While talk in August can normally drift to Labor Day vacation plans and how to brew the perfect pitcher of iced tea, a different sort of discussion began to surface in offices (and backyards) across America: that of workplace culture and the different extremes that workers at Amazon report as the norm.
The New York Times article that started it all, “Wrestling Big Ideas in a Grueling Workplace,” provided an eye-opening look into the management practices, feedback loops and performance measurement metrics at Amazon, eliciting both accolades and acrimony from current and former employees. After much debate, the dust settled at a realization that the intensity is both a blessing and a curse and tailored for only certain kinds of personalities. An overarching theme was that burnout is common and, to a certain extent, expected.
When we talk about workplace culture, what we are really asking is: “Are the conditions comfortable enough to help me succeed?” If not, the question becomes “What do I need to do- or, more importantly, where should I go- instead?” Implicit in these questions is a judgment as to whether the organization is an ethical one. From an ethical systems perspective, a solid commitment to ethics comes part and parcel with creating and sustaining a supportive workplace culture. An ethical culture is the key to creating an organization that supports people making ethical decisions and behaving ethically every day.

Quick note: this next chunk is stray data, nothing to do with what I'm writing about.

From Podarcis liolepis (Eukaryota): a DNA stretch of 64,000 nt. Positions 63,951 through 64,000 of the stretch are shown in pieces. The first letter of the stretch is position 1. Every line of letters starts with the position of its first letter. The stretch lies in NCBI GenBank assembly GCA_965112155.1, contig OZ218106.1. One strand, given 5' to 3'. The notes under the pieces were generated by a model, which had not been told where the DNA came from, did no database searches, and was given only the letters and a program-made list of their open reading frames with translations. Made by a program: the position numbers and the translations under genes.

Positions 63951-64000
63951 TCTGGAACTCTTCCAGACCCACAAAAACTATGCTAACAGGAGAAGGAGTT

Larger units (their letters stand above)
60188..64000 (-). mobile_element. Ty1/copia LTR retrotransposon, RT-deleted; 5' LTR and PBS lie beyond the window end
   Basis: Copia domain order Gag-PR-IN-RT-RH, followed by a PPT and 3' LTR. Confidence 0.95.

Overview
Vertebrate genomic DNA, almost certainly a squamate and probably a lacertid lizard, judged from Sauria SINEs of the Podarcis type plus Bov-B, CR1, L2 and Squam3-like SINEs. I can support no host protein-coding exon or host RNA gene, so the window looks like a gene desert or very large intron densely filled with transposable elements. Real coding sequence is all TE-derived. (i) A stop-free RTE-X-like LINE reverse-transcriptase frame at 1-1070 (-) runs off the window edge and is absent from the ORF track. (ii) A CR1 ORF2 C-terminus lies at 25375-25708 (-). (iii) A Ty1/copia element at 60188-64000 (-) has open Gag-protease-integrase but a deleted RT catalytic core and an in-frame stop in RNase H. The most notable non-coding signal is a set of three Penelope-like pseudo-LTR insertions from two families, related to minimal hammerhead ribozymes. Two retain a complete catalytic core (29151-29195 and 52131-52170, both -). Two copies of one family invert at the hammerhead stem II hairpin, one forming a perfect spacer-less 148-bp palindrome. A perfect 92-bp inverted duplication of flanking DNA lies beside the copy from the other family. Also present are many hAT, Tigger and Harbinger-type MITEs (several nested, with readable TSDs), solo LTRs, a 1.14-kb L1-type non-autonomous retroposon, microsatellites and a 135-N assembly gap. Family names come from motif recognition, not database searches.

A new Ethical Systems research page devoted specifically corporate culture, created with input from Linda Treviño, David Mayer, and Ann Tenbrunsel, provides context about workplace culture in designing ethical systems and the latest research on how to actually measure culture change within organizations.
Most important to note- especially in context with The New York Times piece- is that ethics is not the same as treating employees well. Ethical companies seem almost always to treat employees well, and research shows that it can contribute to profitability. But Amazon is a good reminder that it is also possible to do well financially by driving employees mercilessly- provided you can continue to recruit a steady stream of employees. Very few companies can do that.
By now, most people have formed an opinion on whether a culture like Amazon’s is right for their temperament and style of work. “Culture,” as Warren Buffet says, “more than rule books, determines how an organization behaves.” This is true no matter who you are, where you work or how you prefer your iced tea.
*image courtesy of USA Today